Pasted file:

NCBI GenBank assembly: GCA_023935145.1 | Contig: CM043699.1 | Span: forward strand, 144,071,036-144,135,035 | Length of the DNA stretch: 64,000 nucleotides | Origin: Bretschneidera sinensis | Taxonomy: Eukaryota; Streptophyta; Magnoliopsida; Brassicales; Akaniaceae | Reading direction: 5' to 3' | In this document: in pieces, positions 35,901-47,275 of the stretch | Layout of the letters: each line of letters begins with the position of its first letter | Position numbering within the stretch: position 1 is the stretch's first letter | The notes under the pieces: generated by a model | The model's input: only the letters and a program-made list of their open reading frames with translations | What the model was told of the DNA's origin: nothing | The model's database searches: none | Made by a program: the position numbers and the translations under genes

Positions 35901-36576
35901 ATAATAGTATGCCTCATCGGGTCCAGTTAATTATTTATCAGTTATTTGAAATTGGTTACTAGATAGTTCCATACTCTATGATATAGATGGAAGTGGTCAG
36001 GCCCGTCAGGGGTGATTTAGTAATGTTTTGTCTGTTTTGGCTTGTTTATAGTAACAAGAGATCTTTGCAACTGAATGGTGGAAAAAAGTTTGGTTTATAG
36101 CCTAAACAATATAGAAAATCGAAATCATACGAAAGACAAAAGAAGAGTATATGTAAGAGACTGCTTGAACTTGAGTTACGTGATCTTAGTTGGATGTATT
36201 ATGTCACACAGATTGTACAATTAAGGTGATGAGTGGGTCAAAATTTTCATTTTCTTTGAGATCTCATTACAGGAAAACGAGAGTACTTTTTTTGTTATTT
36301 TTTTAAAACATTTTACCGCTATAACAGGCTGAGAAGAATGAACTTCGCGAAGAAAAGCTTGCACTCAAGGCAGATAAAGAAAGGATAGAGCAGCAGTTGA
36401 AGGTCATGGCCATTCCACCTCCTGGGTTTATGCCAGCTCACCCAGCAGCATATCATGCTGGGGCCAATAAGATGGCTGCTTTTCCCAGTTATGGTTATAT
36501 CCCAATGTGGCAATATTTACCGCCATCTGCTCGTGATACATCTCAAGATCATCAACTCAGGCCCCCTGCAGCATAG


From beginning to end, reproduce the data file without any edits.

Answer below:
NCBI GenBank assembly: GCA_023935145.1 | Contig: CM043699.1 | Span: forward strand, 144,071,036-144,135,035 | Length of the DNA stretch: 64,000 nucleotides | Origin: Bretschneidera sinensis | Taxonomy: Eukaryota; Streptophyta; Magnoliopsida; Brassicales; Akaniaceae | Reading direction: 5' to 3' | In this document: in pieces, positions 35,901-47,275 of the stretch | Layout of the letters: each line of letters begins with the position of its first letter | Position numbering within the stretch: position 1 is the stretch's first letter | The notes under the pieces: generated by a model | The model's input: only the letters and a program-made list of their open reading frames with translations | What the model was told of the DNA's origin: nothing | The model's database searches: none | Made by a program: the position numbers and the translations under genes

Positions 35901-36576
35901 ATAATAGTATGCCTCATCGGGTCCAGTTAATTATTTATCAGTTATTTGAAATTGGTTACTAGATAGTTCCATACTCTATGATATAGATGGAAGTGGTCAG
36001 GCCCGTCAGGGGTGATTTAGTAATGTTTTGTCTGTTTTGGCTTGTTTATAGTAACAAGAGATCTTTGCAACTGAATGGTGGAAAAAAGTTTGGTTTATAG
36101 CCTAAACAATATAGAAAATCGAAATCATACGAAAGACAAAAGAAGAGTATATGTAAGAGACTGCTTGAACTTGAGTTACGTGATCTTAGTTGGATGTATT
36201 ATGTCACACAGATTGTACAATTAAGGTGATGAGTGGGTCAAAATTTTCATTTTCTTTGAGATCTCATTACAGGAAAACGAGAGTACTTTTTTTGTTATTT
36301 TTTTAAAACATTTTACCGCTATAACAGGCTGAGAAGAATGAACTTCGCGAAGAAAAGCTTGCACTCAAGGCAGATAAAGAAAGGATAGAGCAGCAGTTGA
36401 AGGTCATGGCCATTCCACCTCCTGGGTTTATGCCAGCTCACCCAGCAGCATATCATGCTGGGGCCAATAAGATGGCTGCTTTTCCCAGTTATGGTTATAT
36501 CCCAATGTGGCAATATTTACCGCCATCTGCTCGTGATACATCTCAAGATCATCAACTCAGGCCCCCTGCAGCATAG